The LEXUS SC400 or LEXUS LS400 should definitely be on this list. Similar to the VOLVO, you have many of these cars exceeding 300k on regular maintenance.

    Cheers!

    Boom!

  122. Christina Clark says:

    I’m looking for a cheap reliable car that would either cost me under 1,000 dollars or that I could make monthly cheap payments on without a down payment.

  123. [...] 15 Beater Cars That Won't Disappoint Seventh Generation (1991-1995) Toyota Corolla. The Toyota Corolla has been a mainstay of people looking for a reliable, efficient small car for years, and so its showing on this list should come as no surprise. As with any of these other beater …… It's hilarious that you've got the car with the worst safety record (Suzuki Sidekick in its day was the car with the most fatalities per owner) vs the Volvo 240, which had one of the lowest fatality rates. … [...]

  124. Lenny says:

    Thanks for info, no Honda! I was interested in gas mileage but your list was a good one.

    Sincerely,

    Lenny

  125. harriet anderson says:

    jest passing threw..I have a vw golf ‘III gen’. I blew the head gasket on it, and am just barely making it to work and back…BUT ITS STILL GOING!!! Great womans car, everything is so easy to reach! It goes to the shop on tues…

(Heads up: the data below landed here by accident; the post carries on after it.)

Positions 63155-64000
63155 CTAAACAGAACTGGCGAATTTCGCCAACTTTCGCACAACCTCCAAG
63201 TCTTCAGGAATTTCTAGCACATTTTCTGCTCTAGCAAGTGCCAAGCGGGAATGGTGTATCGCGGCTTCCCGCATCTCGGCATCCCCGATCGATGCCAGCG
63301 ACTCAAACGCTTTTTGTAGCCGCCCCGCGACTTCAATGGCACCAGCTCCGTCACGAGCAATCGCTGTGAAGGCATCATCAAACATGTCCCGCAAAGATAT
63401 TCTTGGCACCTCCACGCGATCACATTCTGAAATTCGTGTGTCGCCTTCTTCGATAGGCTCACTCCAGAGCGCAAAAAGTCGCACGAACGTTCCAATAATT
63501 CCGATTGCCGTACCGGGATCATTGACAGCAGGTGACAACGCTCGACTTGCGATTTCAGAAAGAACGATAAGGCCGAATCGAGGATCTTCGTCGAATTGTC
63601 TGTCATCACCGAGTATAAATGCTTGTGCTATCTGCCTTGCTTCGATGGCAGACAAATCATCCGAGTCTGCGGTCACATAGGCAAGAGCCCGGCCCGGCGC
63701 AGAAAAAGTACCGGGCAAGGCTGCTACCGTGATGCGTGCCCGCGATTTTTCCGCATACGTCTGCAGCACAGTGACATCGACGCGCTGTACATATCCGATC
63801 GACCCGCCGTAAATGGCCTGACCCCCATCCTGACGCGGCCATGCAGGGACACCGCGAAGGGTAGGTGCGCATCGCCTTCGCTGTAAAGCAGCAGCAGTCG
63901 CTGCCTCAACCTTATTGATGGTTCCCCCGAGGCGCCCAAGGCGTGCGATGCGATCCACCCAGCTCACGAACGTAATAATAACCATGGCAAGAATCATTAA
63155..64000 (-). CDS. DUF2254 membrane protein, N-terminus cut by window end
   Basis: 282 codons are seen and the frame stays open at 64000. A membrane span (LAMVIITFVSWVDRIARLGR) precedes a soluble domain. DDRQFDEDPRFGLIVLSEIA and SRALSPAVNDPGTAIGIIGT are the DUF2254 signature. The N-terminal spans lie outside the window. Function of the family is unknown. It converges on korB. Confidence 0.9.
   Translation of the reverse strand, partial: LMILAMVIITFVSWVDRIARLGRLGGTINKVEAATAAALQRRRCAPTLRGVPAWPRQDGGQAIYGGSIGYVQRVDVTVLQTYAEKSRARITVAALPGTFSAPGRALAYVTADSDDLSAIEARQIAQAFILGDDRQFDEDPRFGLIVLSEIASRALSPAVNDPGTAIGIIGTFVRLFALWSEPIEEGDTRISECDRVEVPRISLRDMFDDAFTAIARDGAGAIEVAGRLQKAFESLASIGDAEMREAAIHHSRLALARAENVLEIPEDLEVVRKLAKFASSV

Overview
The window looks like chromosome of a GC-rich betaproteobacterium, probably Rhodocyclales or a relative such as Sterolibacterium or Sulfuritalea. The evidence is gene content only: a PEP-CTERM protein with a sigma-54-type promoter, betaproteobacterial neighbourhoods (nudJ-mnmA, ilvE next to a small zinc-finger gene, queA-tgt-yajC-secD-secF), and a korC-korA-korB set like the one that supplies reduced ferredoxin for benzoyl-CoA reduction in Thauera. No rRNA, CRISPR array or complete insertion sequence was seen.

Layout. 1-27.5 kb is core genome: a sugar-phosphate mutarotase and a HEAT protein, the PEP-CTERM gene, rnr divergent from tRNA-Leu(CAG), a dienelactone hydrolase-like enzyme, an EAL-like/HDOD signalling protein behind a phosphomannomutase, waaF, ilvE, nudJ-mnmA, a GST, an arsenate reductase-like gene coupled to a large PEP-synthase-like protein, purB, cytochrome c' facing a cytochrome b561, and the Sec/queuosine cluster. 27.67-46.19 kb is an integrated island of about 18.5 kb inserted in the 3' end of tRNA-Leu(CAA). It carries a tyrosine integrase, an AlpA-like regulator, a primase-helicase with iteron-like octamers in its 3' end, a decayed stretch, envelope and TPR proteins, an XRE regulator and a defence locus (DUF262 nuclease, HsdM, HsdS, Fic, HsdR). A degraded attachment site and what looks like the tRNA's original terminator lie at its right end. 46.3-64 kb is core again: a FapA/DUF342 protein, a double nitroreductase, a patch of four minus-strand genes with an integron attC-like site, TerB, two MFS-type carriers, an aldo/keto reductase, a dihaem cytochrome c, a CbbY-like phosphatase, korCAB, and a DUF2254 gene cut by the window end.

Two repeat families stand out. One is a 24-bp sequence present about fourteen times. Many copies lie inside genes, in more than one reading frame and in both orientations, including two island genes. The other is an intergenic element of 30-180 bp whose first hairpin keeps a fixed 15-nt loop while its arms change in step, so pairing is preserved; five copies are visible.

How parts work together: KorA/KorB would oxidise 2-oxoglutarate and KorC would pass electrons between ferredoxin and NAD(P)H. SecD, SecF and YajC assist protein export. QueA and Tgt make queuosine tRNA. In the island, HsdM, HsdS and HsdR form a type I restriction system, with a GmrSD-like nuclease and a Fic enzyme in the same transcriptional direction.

126. Vangaurd says:

    As they mentioned this is their version of the most dependable cars, but, as an avid vehicle monitor, I do agree with some of their choices. As someone whom scans used cars, trucks and vans on a regular basis, I feel based on mileage and body conditions of used vehicles over the past several years, these would have to be the top 15 choices I would select for most durable and longest lasting vehicles on the road.

    1. Chevy nova, Toyota corolla 1985 forward.
    These cars are often seen with upward of 500-700 thousand miles still running.
    2. Chevy Astro, GMC safari 1985-1994.
    These vans are often seen with upward of 300-600 thousand miles still running.
    3. Toyota camry 1986 forward.
    These cars are often seen with upward of 300-500 thousand miles still running.
    4. Chevy silverado, GMC sierra 1980 forward.
    These trucks are often seen with upward of 300-500 thousand miles still running.
    5. Honda accord 1985 forward.
    These cars are often seen with upward of 300-500 thousand miles still running.
    6. Honda civic 1985 forward.